Friday the State Board of Education gave final approval for seven new charter schools and the expansion of nine existing schools to the tune of 6,400 students.
Last month the State Charter Board signed off on the new charter schools, which include programs with emphases in things like history, performing arts and refugee education. The schools are set to open in the 2009-10 school year.
Of the nine expansion sites that were up for approval, some state school board members questioned whether the Utah Virtual Academy should be allowed to expand since there are already existing online education programs in Utah, including the Electronic High School, one of the biggest online high school programs in the nation.
"Do we want multiple electronic schools in operation?" asked Tom Gregory, state board member. "There are several reasons to do a virtual school. Fiscally it can be less than the cost of a brick-and-mortar school. Those savings are most pronounced the more students they serve."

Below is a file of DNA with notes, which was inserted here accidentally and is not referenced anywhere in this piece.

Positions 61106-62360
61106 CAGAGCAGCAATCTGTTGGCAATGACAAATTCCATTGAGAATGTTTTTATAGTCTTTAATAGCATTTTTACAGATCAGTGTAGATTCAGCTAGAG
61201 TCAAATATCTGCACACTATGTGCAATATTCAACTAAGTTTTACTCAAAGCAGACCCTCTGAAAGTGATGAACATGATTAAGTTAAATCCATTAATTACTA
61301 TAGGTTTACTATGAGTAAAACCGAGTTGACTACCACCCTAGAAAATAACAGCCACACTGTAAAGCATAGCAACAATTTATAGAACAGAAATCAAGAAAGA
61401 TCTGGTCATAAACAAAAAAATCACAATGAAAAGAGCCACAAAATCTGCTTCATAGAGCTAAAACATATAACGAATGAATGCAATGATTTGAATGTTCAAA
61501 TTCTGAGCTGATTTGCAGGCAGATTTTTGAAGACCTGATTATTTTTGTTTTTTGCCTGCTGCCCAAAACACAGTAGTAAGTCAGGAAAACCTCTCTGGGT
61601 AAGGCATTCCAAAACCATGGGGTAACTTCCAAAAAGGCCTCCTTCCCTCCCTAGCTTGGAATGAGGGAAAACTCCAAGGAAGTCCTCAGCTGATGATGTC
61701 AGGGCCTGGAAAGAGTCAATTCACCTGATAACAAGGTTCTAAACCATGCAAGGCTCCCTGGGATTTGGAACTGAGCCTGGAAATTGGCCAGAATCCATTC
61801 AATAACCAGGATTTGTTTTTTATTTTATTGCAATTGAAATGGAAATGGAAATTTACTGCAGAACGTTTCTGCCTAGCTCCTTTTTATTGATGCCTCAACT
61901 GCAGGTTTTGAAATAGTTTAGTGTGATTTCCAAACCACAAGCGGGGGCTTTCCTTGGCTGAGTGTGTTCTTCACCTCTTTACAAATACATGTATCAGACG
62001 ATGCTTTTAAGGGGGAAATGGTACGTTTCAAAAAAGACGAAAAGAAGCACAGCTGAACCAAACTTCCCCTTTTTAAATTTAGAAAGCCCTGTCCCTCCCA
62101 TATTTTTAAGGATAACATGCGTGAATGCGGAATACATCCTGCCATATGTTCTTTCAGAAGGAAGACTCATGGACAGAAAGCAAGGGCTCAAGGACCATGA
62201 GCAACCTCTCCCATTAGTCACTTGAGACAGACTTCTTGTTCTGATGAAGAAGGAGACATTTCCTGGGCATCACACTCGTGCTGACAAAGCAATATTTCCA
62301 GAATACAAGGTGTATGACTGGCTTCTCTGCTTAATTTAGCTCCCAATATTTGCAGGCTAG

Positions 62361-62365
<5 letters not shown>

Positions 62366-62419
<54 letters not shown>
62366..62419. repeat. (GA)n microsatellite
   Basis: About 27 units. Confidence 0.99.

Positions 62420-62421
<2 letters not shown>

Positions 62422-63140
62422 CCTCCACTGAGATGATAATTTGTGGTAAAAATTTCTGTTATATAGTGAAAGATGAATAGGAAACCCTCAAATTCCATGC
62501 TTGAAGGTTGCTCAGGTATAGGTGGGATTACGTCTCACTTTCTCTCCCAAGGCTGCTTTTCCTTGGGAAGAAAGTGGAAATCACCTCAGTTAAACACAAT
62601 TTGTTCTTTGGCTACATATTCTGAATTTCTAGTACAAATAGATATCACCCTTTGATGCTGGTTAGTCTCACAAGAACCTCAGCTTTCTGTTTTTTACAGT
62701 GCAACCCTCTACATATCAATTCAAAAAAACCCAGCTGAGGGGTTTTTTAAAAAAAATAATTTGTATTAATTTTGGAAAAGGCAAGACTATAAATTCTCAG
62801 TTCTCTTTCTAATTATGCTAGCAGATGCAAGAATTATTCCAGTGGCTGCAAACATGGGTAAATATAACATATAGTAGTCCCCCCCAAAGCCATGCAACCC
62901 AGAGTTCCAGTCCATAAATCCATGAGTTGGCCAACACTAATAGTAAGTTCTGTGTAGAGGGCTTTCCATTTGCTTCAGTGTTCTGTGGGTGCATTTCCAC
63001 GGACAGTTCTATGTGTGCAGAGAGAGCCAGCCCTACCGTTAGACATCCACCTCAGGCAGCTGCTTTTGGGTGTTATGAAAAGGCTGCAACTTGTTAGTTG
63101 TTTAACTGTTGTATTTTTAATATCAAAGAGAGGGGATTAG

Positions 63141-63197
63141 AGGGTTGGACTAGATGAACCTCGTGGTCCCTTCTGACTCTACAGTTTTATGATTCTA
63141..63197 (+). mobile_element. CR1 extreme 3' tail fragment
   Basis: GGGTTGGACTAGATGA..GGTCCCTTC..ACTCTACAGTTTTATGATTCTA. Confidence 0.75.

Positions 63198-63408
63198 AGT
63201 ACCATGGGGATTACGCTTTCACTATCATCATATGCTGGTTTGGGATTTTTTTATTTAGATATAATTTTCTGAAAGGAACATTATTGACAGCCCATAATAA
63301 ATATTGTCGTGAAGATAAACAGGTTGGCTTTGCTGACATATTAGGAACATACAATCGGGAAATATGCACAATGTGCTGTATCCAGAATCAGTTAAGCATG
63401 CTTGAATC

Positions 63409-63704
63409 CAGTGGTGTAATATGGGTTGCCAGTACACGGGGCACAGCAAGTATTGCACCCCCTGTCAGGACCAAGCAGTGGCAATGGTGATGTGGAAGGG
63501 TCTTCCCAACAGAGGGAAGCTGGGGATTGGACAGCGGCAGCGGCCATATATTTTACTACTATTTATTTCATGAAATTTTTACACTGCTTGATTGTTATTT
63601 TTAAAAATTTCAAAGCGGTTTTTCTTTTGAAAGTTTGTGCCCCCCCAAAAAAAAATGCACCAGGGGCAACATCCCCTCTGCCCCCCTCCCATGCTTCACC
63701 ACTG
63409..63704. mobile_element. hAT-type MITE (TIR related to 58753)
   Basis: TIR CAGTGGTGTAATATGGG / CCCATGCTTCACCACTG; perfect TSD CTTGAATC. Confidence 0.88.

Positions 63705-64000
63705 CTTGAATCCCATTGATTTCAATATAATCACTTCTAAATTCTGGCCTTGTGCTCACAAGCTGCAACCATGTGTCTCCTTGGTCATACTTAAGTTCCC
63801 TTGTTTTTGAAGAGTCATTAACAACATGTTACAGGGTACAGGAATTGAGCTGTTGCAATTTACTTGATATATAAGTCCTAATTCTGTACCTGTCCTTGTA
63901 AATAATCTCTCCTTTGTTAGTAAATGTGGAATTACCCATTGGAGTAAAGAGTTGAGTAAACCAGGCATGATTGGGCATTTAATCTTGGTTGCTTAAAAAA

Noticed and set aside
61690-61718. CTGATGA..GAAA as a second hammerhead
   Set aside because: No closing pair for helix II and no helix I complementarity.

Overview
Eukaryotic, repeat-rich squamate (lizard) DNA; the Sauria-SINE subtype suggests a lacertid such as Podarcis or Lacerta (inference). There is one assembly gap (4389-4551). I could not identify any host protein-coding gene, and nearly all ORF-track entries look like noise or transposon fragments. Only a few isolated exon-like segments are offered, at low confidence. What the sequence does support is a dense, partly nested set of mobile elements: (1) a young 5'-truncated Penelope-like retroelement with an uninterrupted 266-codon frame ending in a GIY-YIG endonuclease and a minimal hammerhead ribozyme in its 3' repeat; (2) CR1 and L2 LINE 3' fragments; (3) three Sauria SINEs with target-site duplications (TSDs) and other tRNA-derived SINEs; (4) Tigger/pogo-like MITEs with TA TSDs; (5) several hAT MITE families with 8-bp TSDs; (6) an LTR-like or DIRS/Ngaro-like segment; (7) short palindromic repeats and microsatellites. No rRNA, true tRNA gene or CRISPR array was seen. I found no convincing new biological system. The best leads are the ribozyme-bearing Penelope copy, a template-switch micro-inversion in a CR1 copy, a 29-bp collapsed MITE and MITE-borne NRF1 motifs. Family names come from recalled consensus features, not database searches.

"While there is value in it, there also is value in consolidation, and I would like to know what services beyond the traditional virtual offerings are they providing," Gregory said.
But other board members said multiple formats of such a relatively new type of program will lead to improvement of services and room to learn and grow.
"It's good that we bring on some others not just for competition but to try our different options," said board member Mark Cluff.
Charters are free public schools open to all students. Most charters have a specific focus, and enrollment in the schools is subject to lottery if too many students apply for a given school.
This year the Utah Legislature allowed the charter board to approve slots for up to 6,700 new students for the 2009 school year, though there were requests for about 10,000. The charter board whittled down that number last month.
Charter leaders say that due to an increasingly competitive application process, they are stronger applications for more innovative and unique charters that are serving both under-served and rural populations
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